Seattle Office of Film + Music

The Presidents of the United States of America Headlines Rock ‘n’ Roll Marathon 2014
February 26, 2014, 4:37 pm
Filed under: Music


Seattle-based Presidents of the United States of America (PUSA) are returning home to perform the post-race concert of the Rock ‘n’ Roll Seattle Marathon & 1/2 on Saturday June 21. The Rock ‘n’ Roll Seattle Marathon & 1/2 creates an invigorating mix of fitness and live music, lining each mile of the 13.1 and 26.2 mile race course with local bands performing various genres. PUSA’s debut self-titled album spawned huge radio hits like “Lump” and “Peaches,” earning them two Grammy nominations. The rockers recently released their sixth studio album, titled Kudos to You! “This is a proud music city and so it’s very appropriate and exciting to have a Seattle band perform as our headliner,” said Alex Bennett, event director. “There is so much to see and experience here, and we try to encapsulate as much of that as possible for our runners by creating a race course that really highlights what makes Seattle so special.” PUSA will get the finish line party started at the Seattle Center with a free concert, welcome to everyone.

Mayor appoints Kate Becker to lead Film + Music, thanks James Keblas
February 7, 2014, 3:08 pm
Filed under: Music

Seattle Mayor Ed Murray has announced that he is appointing Kate Becker as the new director for the City’s Film + Music Office.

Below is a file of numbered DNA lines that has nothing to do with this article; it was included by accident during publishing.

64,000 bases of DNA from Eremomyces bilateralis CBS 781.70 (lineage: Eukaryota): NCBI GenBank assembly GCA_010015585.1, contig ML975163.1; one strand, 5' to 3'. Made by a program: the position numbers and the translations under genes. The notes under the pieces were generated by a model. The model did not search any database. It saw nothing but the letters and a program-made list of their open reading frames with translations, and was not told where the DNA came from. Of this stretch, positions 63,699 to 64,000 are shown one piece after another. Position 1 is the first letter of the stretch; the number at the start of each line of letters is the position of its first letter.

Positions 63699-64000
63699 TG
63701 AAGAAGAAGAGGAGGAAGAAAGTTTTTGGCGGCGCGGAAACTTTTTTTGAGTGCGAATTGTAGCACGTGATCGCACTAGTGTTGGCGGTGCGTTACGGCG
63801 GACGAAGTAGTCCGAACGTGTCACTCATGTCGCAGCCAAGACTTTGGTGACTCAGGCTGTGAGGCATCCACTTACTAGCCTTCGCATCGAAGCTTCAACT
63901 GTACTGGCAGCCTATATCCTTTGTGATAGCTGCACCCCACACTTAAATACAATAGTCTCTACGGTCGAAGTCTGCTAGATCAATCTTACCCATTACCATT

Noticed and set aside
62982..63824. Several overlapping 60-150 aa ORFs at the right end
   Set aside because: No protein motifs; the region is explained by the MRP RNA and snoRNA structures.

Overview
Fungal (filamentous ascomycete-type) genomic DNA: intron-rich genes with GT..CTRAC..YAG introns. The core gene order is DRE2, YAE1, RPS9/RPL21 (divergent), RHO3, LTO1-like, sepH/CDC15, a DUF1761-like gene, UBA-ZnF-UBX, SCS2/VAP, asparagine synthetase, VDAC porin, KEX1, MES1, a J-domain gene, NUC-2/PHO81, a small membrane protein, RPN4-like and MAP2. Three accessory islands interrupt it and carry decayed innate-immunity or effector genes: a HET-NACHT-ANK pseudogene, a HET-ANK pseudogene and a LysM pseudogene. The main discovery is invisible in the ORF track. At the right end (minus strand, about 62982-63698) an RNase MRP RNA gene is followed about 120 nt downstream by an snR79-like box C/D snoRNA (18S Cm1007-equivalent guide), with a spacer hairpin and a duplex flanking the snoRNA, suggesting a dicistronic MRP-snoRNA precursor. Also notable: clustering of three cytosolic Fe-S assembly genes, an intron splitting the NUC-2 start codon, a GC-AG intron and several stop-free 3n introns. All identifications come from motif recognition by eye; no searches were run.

“I’m pleased to name Kate Becker to the position of director of the Office of Film + Music,” said Murray. “Kate has strong industry relationships and a passion for music, nightlife and film in Seattle. I’m looking forward to the energy and creativity she brings to my leadership team.”

Becker will replace James Keblas, who has served the Seattle film and music community for the past nine years.

“I want to thank James Keblas for his nine years of service to the city,” said Murray. “During his tenure, the Office of Film + Music has had strong success at promoting Seattle as a place to make a living making film and making music, and the City of Music and Commercialize Seattle initiatives promote our robust music and film industry sectors.”

Prior to joining the city, Becker served in leadership roles with the Seattle Theatre Group, Art Share LA in Los Angeles, and at the Vera Project. She also founded an all ages venue and teen center, The Old Fire House, in Redmond, WA and led that program from 1992-2003.